Sandbox Government

 

 

What the hell is wrong with people? 

 

I mean, I ask myself that question on a fairly regular basis (hourly, in some cases) but the last few weeks I feel as though the ridiculosity has approached stunning proportions.  One of my readers, one who doesn’t know me that well and therefore still likes me well enough to give me an honest opinion, pointed out that I seemed burned out in my last few columns.

 

He’s right; I’m tired. I’m tired of watching people who are supposed to be grownups act like their cities are some sort of sandbox and, when things don’t go their way, kick sand in everyone else’s face.

 

Let’s take, for example, St. Pete Beach. Granted, their attorneys seem to have difficulty ascertaining the difference between “what will get us more work” and “solid legal advice.” Granted, the commissioners aren’t exactly the vox populi. Granted, Tuesday night meetings can sound like an arrogant social club. 

 

However, I’m not seeing much of anything that deserves better. Maybe it’s me, but I’m seeing a bunch of people acting like children and, when you act like a four-year-old, it’s hard to get anyone to take you seriously, much less a commission stoked on power. 

 

Now, many of you deserve better. Much better. The problem? There’s a few clowns at the party who are ruining it for the rest of us. I’m speaking, chiefly, of the lawsuits against the city. Not all of them, because some people appear to be using the legal system as it’s intended: to protect their constitutional rights, but he slew of lawsuits surrounding the city’s comprehensive plan are a load of crap. They’re benefitting two groups: Ken Weiss, attorney for the plaintiffs, and the city’s crack legal team. No one else. Not the commission. Not the actual plaintiffs (I’ll be honest, guys, you just look like Weiss’ dancing puppets). Certainly not the rest of us. 

 

Before you call me pro-hotel or pro-SOLV (the front group for the hotels), rest assured, I am not. I’d love to see a category five sweep across Long Key and raze every last one of the hotels, and I’d do just about anything to make sure none of them ever rebuilt. I believe beach renourishment is an environmentally unsound way to pander to the hotels. I think the idea that any portion of our city – be it a small district or the whole shoreline – allows waterfront development over two stories is a sign that we don’t deserve to live in paradise, because we clearly can’t handle the responsibility. So I am most assuredly not pro-SOLV, pro-development, or pro-hotel.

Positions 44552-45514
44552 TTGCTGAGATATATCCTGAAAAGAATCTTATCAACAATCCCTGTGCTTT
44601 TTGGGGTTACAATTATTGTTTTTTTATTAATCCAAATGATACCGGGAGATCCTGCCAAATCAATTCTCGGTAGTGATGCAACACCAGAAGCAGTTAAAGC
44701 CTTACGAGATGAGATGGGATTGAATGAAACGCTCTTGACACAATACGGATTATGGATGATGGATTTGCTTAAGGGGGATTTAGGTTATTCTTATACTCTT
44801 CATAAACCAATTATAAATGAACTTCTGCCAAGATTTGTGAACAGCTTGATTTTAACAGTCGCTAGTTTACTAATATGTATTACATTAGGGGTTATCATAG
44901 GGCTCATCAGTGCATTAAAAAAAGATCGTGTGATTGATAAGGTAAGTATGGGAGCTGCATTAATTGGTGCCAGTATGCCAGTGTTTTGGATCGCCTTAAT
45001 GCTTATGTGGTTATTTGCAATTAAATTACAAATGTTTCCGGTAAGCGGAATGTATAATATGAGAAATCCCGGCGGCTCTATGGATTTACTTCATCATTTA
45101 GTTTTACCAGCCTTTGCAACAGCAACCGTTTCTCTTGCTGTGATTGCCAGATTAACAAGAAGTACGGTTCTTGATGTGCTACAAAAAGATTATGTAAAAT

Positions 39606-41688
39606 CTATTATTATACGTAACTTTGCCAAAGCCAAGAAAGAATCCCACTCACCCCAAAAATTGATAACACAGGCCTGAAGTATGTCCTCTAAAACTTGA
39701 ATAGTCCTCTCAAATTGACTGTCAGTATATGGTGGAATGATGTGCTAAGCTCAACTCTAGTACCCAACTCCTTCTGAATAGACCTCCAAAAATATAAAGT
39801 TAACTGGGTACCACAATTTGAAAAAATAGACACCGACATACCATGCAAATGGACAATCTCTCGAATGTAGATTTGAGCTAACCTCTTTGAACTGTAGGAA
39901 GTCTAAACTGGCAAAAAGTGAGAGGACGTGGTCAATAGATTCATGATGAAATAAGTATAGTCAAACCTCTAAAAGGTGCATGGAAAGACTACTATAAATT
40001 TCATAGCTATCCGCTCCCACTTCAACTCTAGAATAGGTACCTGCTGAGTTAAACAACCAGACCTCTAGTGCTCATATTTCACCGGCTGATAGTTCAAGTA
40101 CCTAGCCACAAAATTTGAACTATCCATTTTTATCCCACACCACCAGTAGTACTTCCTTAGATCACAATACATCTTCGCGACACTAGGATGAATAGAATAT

But you know what? I don’t sue over any of it. Because, like it or not, politics is not about what you want as an individual. The commission – misguided as they may be from time to time – is attempting to act in the best interests of the majority. I hope. Unfortunately for me, the majority of people who live and pay taxes on the beach don’t seem to mind any of this. I think that’s rather pathetic, but I accept it. If I don’t like it, I can try to garner support for my viewpoint. I can request meetings with my commissioners. I can, if all else fails and I remain in the minority, accept it or move away. I reject, however, the notion that acceptable responses include inventing allegations, threatening repeatedly to sue, or acting like a three-year-old having a tantrum. I reject the idea that you should intimidate government into doing what you want.

 

Is it fair to you if things don’t go your way? No, hell no, absolutely no. I’d like to note, however, that government isn’t about what’s right and fair for you; it’s about what’s right and fair for the majority. If you don’t like that? 

 

Well, then, I suggest you pack up your toys and find another sandbox.

Contact Cathy Salustri at CathySalustri@theGabber.com.

 
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